Historic Black Communities in the United States: Background information when reading Moonrise Over New Jessup

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Moonrise Over New Jessup

by Jamila Minnicks

Moonrise Over New Jessup by Jamila Minnicks X
Moonrise Over New Jessup by Jamila Minnicks
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    Jan 2023, 336 pages

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Historic Black Communities in the United States

This article relates to Moonrise Over New Jessup

Print Review

Black-and-white photo showing the house belonging to S.M. Moseley, a mayor of Eatonville, Florida Jamila Minnicks' debut novel Moonrise Over New Jessup takes place in an all-Black town in 1950s Alabama. Residents are wary of integration, preferring to exist in their own space rather than being left to contend with racism in a white-dominated society. In an interview with The Rumpus, Minnicks explains that she wanted to write about this type of community because "Towns and places like New Jessup did exist, and many still do … Between the late 18th and early 20th centuries, it is estimated that more than 1,200 Black towns and settlements were founded in the US." She goes on to specify, "New Jessup embodies some of the larger communities that we built for ourselves … places where Black people owned acreage and the community employed city planners to manage growth. Where Blackness was the center of everything from our celebrations to our disagreements."

The first legally sanctioned Black settlement in what is now the United States was Fort Mose in the territory of Florida. It was established in 1738 by the Spanish, who granted sanctuary to some enslaved people fleeing English plantations during a time when various European powers were struggling for control in the New World. Following the Civil War, all-Black towns founded by former slaves, known as "freedmen's towns," cropped up all over the US. Communities founded by and for Black people continued to regularly form and be maintained well into the 20th century. Examples include Brooklyn, Illinois, a town founded in 1823 by Black families, some fleeing slavery, who had left the state of Missouri; the resort town of Highland Beach, Maryland, founded in 1893 by Laura and Charles Douglass (son of Frederick Douglass); and the rural settlement of DeWitty, Nebraska (later Audacious), established by Black homesteaders in 1908.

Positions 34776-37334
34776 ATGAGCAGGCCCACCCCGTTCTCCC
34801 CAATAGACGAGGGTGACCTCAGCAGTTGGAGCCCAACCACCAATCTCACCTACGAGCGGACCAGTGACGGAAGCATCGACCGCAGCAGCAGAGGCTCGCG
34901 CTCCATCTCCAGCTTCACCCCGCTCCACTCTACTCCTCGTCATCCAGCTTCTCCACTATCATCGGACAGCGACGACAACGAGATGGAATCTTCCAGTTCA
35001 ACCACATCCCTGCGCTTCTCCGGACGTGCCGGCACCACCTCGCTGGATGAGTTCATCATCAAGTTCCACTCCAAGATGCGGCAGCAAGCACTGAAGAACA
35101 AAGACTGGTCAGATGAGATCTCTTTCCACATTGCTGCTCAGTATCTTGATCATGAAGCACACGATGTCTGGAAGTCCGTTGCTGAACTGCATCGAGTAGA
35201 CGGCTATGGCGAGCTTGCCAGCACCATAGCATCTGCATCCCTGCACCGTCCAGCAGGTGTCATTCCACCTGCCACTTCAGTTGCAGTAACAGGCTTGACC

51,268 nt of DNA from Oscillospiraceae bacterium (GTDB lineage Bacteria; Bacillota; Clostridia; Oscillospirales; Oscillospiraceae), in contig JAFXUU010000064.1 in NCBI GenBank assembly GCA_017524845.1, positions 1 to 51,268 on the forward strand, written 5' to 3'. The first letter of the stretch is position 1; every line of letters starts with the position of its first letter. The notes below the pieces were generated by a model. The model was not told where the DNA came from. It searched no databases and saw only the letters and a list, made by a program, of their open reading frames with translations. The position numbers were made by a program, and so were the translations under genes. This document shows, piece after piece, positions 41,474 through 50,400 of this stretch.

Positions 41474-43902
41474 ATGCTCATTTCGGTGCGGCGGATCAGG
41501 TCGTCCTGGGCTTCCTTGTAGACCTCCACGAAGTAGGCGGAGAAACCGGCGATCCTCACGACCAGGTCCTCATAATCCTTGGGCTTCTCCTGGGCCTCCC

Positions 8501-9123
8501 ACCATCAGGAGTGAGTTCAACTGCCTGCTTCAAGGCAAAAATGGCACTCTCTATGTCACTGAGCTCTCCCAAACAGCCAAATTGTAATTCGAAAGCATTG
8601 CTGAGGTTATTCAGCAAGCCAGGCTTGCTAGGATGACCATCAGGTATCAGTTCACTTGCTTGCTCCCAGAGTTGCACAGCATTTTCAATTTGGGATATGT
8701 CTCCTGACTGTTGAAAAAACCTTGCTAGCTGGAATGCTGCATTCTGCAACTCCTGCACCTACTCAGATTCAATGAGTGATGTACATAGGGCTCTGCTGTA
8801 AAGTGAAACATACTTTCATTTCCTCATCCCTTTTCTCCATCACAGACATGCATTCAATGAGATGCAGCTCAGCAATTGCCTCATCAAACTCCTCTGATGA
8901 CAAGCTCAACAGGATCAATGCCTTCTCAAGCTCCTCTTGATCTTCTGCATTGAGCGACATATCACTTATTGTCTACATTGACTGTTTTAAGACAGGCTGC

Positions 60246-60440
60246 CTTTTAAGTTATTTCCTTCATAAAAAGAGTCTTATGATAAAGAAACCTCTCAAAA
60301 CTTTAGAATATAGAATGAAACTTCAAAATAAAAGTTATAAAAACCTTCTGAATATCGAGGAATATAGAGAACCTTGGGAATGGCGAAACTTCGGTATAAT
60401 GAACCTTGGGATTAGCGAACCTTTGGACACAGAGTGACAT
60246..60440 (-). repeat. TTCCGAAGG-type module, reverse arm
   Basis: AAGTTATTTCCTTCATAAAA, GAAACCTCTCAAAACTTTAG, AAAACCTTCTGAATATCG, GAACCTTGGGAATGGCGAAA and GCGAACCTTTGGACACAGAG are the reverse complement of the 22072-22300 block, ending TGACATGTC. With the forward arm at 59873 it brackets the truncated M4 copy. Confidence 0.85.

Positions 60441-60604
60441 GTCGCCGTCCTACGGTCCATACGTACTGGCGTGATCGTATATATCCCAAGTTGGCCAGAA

Minnicks suggests in her novel that settlements like these could offer Black Americans a level of freedom and support they were unlikely to experience elsewhere, giving them the power to build economic and social stability as a community. However, Black towns, as well as Black neighborhoods in cities, also sometimes became targets for large-scale racist violence. One of the worst of these incidents was the 1921 Tulsa Race Massacre, in which a white mob destroyed the Greenwood neighborhood of Tulsa, Oklahoma, a prosperous area known as "Black Wall Street," and killed as many as 300 people.

Jameelah Nasheed explains in an article for Teen Vogue that intentional settlements and communities for Black people, formed within American cities or built as their own legal entities, have historically been established in spite of and in opposition to the white-created "ghetto": "Racist housing policies like redlining and racial covenants … prevented Black people from buying or even renting property in certain sections of many cities … To this day, white society remains complicit in allowing Black people to be relegated to these strategically created ghettos." Nasheed's article also focuses on how Black spaces continue to be built on Black-owned land, mentioning a group of families who bought 97 acres of land in Georgia in September of 2020 to create a community named Freedom.

While Black communities like those described by Nasheed still often lack inclusion in mainstream American history, Minnicks is far from the first novelist to portray one. Another contemporary writer who has set a story in a historic Black community is Kaitlyn Greenidge, whose Reconstruction-era novel Libertie takes place in the settlement of Weeksville, a Black neighborhood founded in Brooklyn, New York in 1821. And to cite a much earlier example, Zora Neale Hurston grew up in Eatonville, an all-Black city incorporated in Florida in 1887, and wrote it into her novel Their Eyes Were Watching God (1937).

Residence of S.M. Moseley, a mayor of Eatonville, Florida (1907)
Source: New York Public Library

Filed under Places, Cultures & Identities

This article relates to Moonrise Over New Jessup. It first ran in the March 15, 2023 issue of BookBrowse Recommends.

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